After going to Adrian, Michigan, I learned with other new Dominicans about our life, mission and the worldwide beauty of living in community to work toward bringing more justice, peace and integrity of creation into our world. Wise people tell us that God creates ways to ease people onto their life path and engage them in that process. Early assignments with indigenous peoples in Arizona schools taught me about how humans and all life share in universe and earth consciousness. Then years of college and university ministry were mingled with visitors from the United Nations. They extended invitation to New York to engage there in creative world service. The Adrian Dominicans lovingly helped me accept that invitation after prayerfully discerning God’s true call to global service that had been nurtured years before.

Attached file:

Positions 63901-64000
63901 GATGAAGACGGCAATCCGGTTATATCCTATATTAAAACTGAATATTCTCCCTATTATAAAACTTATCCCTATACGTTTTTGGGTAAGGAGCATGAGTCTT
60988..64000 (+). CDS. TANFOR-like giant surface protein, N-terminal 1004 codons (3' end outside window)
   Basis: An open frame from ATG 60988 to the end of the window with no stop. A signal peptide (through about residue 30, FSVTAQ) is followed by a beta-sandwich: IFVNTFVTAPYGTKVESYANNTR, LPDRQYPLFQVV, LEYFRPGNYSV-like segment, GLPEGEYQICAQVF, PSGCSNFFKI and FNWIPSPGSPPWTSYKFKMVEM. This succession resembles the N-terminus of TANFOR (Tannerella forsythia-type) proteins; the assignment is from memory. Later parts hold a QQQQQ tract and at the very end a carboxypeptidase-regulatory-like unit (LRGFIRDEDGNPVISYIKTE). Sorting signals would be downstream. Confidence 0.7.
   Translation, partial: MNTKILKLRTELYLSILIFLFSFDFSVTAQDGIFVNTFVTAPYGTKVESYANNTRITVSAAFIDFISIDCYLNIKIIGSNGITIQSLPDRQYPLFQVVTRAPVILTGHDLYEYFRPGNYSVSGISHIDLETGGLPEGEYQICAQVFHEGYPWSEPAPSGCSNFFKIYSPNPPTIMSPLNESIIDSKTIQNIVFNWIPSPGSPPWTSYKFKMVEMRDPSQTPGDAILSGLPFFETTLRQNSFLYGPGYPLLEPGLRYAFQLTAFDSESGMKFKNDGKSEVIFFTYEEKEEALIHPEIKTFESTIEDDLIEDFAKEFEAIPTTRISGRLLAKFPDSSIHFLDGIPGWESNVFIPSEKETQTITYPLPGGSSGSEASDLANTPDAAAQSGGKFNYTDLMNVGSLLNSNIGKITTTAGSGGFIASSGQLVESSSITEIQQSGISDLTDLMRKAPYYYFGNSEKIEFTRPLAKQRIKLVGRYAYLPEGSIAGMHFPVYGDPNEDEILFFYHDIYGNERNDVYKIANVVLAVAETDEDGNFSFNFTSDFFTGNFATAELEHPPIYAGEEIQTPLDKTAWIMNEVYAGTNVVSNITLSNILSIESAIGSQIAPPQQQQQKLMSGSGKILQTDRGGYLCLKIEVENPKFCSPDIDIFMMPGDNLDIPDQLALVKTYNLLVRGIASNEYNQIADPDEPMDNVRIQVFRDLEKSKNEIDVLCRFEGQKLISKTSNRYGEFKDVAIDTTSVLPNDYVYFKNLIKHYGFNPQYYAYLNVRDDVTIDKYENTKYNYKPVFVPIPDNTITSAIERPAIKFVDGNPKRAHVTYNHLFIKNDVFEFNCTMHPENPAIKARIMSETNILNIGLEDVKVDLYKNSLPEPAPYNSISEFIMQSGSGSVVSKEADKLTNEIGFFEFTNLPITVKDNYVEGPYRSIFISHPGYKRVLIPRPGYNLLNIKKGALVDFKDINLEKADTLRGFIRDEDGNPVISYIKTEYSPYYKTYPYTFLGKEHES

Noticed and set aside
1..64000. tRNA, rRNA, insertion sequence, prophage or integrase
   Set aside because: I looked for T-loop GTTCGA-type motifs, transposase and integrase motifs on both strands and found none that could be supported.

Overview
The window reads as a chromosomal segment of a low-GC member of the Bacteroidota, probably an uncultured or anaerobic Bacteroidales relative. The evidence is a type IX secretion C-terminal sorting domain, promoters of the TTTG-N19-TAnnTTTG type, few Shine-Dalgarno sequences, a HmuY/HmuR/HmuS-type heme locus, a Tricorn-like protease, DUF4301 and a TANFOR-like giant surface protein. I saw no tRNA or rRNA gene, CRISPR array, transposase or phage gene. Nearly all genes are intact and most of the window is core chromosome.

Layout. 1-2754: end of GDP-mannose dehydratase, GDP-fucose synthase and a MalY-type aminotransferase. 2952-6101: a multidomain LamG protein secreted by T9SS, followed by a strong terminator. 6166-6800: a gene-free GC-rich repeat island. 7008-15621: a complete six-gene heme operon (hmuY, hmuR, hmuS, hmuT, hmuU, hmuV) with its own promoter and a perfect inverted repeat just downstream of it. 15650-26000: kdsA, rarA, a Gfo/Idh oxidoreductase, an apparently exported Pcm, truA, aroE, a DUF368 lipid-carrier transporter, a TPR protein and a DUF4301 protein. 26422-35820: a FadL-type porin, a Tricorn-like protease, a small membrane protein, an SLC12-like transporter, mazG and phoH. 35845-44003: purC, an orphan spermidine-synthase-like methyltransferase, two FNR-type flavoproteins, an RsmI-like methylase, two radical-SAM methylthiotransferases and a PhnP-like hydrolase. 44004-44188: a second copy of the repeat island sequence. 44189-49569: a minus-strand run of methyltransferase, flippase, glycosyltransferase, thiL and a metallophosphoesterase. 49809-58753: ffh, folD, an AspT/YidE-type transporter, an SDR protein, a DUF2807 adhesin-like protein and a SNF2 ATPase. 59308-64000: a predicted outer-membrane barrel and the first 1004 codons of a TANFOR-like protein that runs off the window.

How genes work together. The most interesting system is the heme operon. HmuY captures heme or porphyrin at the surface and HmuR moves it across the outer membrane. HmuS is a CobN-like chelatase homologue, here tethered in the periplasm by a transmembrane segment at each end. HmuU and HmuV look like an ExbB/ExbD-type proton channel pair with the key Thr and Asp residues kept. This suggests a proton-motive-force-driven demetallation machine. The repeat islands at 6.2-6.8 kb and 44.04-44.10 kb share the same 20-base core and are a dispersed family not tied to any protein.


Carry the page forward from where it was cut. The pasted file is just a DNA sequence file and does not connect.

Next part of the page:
Life’s learnings from Dominicans and other groups, including indigenous peoples, have taught me the following: “Weave beautifully your small thread in the grand tapestry pattern which was laid out for us by the God of heaven.” (Turtle Island Grandmothers Council)
With heart overflowing with gratitude, I thank our Sisters for loving companionship in community living and service to the world. Likewise Dominican women did for me years ago in Santa Cruz, California; I here invite interested readers to give this life a try. It can be wonderfully surprising. I am praying for you.
Guest blogger Sister Mary Soher, OP, is currently the Co-Director of National Catholic Sisters Week. She is based at St. Catherine’s University in St. Paul, MN, and travels extensively to raise awareness about Catholic Sisters.